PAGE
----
Trump says he's considering pardon for Roger Stone days before prison sentence set to begin

'I think Roger Stone was very unfairly treated'

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President Trump on Friday said he was “looking at” a pardon for longtime GOP operative Roger Stone who is slated to report to prison for more than three years on Monday, saying he was treated “unfairly.”

The president, departing the White House, was asked whether he would pardon Stone.


“I’ll be looking at it,” Trump said. “I think Roger Stone was very unfairly treated, as for many people.”

He added: “And in the meantime, [former FBI director James] Comey and all these guys are walking around, including Biden and Obama, because we caught them spying on my campaign. Who would have believed that?”

The president has signaled he could be open to granting Stone clemency — saying in a tweet last month that Stone was “a victim of a corrupt and illegal Witch Hunt, one which will go down as the greatest political crime in history. He can sleep well at night!”

Stone is set to report to prison on July 14. He was sentenced in February to more than three years in prison after being convicted in November 2019 on seven counts of obstruction, witness tampering and making false statements to Congress on charges that stemmed from former special counsel Robert Mueller’s investigation. Stone, however, has appealed his conviction and continues to deny any wrongdoing.

During an exclusive interview with Fox News this week, Stone said he was “praying” for Trump to intervene.

When asked whether he’d prefer a pardon, or a commutation of his sentence, Stone said “either one obviously would have an effect, in my opinion, of saving my life.”

A presidential pardon completely absolves an individual of the crime he or she is found to have committed. A commutation lessens the punishment or eliminates jail time, but leaves the conviction standing.

“I have deep concerns about going to a prison where there absolutely is COVID virus, and, therefore, either one would have an effect of saving my life," Stone said.

He added: “If I should be fortunate enough to get a commutation, I would continue to fight for vindication.

“I think I’ll be the last person to know,” Stone told Fox News. “He hates leaks, and he hates to be told what to do. I have instructed my lawyers not to contact the lawyers at the White House.”

Stone added: “The president, who I’ve known for 40 years, has an incredible sense of fairness. He is aware that the people trying to destroy Michael Flynn, now trying to destroy me, are the people trying to destroy him.”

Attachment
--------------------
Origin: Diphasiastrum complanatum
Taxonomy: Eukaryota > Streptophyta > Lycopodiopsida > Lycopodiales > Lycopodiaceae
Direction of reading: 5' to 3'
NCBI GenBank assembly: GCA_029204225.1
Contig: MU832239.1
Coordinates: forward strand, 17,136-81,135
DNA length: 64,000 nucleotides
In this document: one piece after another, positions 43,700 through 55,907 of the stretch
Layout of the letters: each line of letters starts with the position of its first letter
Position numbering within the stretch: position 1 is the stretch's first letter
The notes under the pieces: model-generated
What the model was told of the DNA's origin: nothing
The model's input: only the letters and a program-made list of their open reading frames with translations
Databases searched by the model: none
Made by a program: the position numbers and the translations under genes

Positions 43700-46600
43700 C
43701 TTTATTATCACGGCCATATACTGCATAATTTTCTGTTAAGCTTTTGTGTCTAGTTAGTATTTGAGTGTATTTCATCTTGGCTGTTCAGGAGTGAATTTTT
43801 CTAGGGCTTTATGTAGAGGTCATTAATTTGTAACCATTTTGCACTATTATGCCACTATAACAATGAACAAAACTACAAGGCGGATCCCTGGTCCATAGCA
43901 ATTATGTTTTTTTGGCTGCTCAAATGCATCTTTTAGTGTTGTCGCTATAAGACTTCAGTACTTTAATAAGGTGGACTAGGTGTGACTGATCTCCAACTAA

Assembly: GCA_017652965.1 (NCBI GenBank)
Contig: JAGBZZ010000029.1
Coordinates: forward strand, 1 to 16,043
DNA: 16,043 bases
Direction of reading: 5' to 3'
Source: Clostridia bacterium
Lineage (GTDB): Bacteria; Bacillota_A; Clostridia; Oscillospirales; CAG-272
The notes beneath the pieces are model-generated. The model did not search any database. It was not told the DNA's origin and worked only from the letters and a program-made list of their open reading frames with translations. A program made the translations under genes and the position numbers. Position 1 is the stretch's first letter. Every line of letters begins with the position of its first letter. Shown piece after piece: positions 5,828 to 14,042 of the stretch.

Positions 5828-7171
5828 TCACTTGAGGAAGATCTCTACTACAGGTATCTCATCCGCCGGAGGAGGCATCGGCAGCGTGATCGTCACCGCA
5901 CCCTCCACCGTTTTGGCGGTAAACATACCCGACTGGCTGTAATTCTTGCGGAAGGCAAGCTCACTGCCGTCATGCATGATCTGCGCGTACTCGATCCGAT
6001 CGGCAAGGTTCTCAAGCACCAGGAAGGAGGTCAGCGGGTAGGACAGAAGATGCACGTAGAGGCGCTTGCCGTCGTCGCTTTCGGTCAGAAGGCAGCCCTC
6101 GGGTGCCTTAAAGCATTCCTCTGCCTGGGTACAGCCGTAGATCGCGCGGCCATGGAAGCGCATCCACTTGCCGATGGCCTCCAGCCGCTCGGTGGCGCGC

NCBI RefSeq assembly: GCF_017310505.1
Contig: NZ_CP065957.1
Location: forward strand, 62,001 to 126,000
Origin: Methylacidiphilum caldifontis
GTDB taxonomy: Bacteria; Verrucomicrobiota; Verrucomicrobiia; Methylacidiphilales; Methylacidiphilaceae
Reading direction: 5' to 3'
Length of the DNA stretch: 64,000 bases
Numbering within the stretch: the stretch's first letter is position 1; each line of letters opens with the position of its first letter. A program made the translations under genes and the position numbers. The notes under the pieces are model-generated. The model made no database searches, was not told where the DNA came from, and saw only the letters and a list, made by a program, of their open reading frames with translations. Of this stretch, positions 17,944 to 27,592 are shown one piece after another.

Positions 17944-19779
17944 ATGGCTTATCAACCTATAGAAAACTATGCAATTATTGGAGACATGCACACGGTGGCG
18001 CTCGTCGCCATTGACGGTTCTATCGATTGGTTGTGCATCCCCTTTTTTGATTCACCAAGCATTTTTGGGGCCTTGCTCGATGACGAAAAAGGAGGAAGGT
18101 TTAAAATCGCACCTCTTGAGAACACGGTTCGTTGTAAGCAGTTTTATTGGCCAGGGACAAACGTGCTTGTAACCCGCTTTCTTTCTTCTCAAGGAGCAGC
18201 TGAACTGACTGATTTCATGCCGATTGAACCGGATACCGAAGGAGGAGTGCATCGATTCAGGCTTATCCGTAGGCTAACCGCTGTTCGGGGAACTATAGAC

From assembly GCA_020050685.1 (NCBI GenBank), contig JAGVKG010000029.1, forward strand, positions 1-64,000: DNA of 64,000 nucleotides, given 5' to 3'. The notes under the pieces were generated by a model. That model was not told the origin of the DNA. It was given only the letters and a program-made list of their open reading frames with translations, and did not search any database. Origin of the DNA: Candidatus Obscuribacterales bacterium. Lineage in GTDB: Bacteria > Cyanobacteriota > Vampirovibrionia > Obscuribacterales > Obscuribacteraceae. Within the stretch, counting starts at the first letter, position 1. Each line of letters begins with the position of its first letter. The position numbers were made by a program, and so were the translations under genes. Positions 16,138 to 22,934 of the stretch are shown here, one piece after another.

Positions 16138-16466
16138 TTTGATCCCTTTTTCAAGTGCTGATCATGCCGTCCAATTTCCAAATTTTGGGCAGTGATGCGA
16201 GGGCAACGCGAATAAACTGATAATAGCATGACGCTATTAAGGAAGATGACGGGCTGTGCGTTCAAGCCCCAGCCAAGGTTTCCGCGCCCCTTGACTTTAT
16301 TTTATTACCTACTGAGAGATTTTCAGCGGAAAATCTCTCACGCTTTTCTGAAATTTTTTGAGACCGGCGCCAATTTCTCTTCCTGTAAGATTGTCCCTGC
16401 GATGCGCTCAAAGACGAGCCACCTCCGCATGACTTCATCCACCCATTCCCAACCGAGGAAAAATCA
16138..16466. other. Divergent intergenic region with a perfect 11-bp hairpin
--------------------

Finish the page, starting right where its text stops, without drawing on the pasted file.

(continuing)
Stone told Fox News he has not yet received any formal communication from the White House on a potential presidential pardon or commutation of his sentence, which is set to begin Monday and last for 40 months.

“I certainly think it could happen,” Stone said. “I’m not going to second-guess the president.”

Stone was not charged with any underlying crime of coordinating with Russia during the 2016 presidential election, though Mueller’s team investigated Stone over tweets claiming to have information about WikiLeaks document dumps prior to their release.

Meanwhile, sources told Fox News that U.S. Attorney from Connecticut John Durham, who is investigating potential misconduct in the origins of the Russia probe, could wait to release his findings or initiate prosecutions until after the election, as he faces pressure to complete his wide-ranging investigation by the end of summer.

Two sources familiar with Durham’s investigation told Fox News this week that he is working expeditiously to try to finish the probe by the end of summer, but that several lines of investigation are not yet complete.


“He believes it’s critical to do them,” one source said. “He is feeling more pressure to get this done and wrapped up.”

The source also told Fox News that Durham “does not want this to be viewed political,” and the closer it gets to November, Durham could “punt it to after the election.”

A spokesman for Durham declined to comment on the status of the investigation.

Regardless, Attorney General Bill Barr has said that he does not expect Durham's findings will lead to a “criminal investigation” of either former President Barack Obama or former Vice President Joe Biden -- despite Trump’s claims—while noting that their concern of “potential criminality” in the conduct of that probe is “focused on others.

Barr, earlier this year, said that “not every abuse of power, no matter how outrageous, is necessarily a federal crime.”

“As for President Obama and Vice President Biden, whatever their level of involvement based on what I know, I don’t expect Durham’s work will lead to a criminal investigation of either man,” Barr said. “Our concern of potential criminality is focused on others.”